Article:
By the time Shores was found guilty, his victim had already died. She passed away in 2000.
As for Daniel Fellovetr, he, too, has gone the way of all flesh. He perished in 2006 while imprisoned for sex assault — but not the one committed against Tracey Wooden, a sixteen-year-old who died of strangulation in his attack against her.
Now, however, the Denver District Attorney's Office has determined that Fellovetr was responsible for the crimes committed against Wooden thanks to DNA evidence — the same type of clue that led to the belated prosecution of Shores.
The only photo of Wooden that's surfaced thus far is of poor quality, like the one of Fellovetr above. But it still manages to convey how young she was when her life was tragically cut short.
On August 12, 1985, according to the DA's office, Wooden suffered minor injuries after getting into a motorcycle accident. She was treated at a local hospital and released.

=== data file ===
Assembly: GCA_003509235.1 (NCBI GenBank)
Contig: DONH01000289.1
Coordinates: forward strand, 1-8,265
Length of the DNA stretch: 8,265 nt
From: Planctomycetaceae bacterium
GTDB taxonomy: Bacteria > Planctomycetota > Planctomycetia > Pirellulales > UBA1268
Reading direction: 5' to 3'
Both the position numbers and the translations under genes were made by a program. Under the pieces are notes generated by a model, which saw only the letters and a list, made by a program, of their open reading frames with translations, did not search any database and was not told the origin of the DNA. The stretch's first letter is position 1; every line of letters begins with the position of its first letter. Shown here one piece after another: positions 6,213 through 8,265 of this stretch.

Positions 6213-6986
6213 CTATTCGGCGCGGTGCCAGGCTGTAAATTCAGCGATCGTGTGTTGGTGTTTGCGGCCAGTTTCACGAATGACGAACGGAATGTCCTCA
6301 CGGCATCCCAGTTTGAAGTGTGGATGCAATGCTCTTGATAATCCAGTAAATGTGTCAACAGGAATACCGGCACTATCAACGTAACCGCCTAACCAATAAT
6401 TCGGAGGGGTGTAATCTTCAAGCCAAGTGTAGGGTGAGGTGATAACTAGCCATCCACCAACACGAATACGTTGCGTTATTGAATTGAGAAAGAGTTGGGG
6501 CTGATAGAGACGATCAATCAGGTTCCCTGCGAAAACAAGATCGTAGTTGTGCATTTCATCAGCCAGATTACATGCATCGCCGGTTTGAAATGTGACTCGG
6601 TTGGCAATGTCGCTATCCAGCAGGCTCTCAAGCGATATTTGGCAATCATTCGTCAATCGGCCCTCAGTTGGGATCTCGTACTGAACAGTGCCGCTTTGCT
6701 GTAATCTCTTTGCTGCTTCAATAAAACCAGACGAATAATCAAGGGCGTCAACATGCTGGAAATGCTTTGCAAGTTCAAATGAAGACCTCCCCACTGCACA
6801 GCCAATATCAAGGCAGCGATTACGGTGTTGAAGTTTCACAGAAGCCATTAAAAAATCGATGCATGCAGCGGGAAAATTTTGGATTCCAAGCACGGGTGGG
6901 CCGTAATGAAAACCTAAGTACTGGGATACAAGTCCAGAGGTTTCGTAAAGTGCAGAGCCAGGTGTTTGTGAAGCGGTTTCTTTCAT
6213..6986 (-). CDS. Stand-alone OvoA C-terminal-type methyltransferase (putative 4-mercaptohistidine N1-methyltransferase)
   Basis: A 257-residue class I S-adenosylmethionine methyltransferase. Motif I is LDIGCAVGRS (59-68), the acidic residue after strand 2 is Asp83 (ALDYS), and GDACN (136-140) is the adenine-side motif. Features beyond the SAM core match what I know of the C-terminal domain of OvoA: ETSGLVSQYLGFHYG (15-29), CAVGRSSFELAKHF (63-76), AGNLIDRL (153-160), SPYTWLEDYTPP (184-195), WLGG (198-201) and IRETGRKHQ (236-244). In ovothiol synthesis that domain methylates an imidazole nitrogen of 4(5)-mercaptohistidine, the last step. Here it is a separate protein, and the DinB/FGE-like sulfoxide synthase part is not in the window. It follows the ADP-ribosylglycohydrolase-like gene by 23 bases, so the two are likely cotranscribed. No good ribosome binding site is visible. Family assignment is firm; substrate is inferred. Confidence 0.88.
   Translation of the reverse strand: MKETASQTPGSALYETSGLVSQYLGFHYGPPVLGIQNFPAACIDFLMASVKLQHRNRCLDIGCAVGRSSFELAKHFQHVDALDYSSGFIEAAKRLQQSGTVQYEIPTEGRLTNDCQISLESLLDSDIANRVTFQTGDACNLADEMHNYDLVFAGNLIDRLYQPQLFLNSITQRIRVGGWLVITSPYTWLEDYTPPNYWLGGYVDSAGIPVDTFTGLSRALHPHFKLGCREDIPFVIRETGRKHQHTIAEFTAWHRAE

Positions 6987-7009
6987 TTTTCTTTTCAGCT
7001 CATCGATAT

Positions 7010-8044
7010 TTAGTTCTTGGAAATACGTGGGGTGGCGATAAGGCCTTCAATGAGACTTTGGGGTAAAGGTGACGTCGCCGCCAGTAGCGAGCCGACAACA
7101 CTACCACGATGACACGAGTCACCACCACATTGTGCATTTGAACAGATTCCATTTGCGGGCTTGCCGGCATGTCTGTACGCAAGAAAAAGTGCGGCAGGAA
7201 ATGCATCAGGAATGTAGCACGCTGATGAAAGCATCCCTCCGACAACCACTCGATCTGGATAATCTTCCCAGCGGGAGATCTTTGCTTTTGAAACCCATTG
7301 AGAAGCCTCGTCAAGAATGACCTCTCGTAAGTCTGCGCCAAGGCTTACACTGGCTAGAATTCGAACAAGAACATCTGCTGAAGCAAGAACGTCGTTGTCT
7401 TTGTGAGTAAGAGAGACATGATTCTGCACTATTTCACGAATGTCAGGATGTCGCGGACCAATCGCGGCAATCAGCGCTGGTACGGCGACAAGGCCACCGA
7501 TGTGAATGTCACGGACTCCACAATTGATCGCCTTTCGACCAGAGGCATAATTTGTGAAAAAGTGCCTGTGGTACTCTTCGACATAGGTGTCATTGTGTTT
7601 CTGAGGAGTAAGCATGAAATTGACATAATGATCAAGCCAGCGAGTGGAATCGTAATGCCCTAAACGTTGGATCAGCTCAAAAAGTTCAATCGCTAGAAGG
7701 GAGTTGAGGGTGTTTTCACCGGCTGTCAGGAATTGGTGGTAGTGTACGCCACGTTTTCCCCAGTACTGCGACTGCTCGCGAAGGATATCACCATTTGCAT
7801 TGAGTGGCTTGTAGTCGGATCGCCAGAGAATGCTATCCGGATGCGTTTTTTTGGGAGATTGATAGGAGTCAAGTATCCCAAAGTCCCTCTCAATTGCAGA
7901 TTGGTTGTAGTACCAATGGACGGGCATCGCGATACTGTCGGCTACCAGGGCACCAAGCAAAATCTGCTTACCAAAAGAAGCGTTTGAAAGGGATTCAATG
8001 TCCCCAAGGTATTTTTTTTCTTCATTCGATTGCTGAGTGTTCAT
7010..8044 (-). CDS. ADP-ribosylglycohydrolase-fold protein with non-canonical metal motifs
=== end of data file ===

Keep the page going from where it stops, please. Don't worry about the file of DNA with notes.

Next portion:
Approximately ninety minutes later, she was found dead in an alley in the Lower Downtown area. The coroner's office declared the cause of death to be strangulation, and also confirmed that she'd been sexually assaulted.
The case went unsolved for the lion's share of the next three decades. But earlier this year, detectives reportedly developed new leads, resulting in DNA that scored a hit with Fellovetr, whose sample remained in the system even though he'd been dead for years.
Although Fellovetr was never charged in the Wooden case, he wasn't at large for long after the attack against her. He was busted for a separate sexual assault on a woman just a couple of months later. His conviction in that case kept him behind bars until his death.
Earlier this week, following the determination that Fellovetr killed Wooden, members of the DA's office Cold Case Project met with Wooden's family and gave them the news.
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They are said to have been appreciative that Wooden's murder is no longer unsolved — and the man responsible for it died in prison.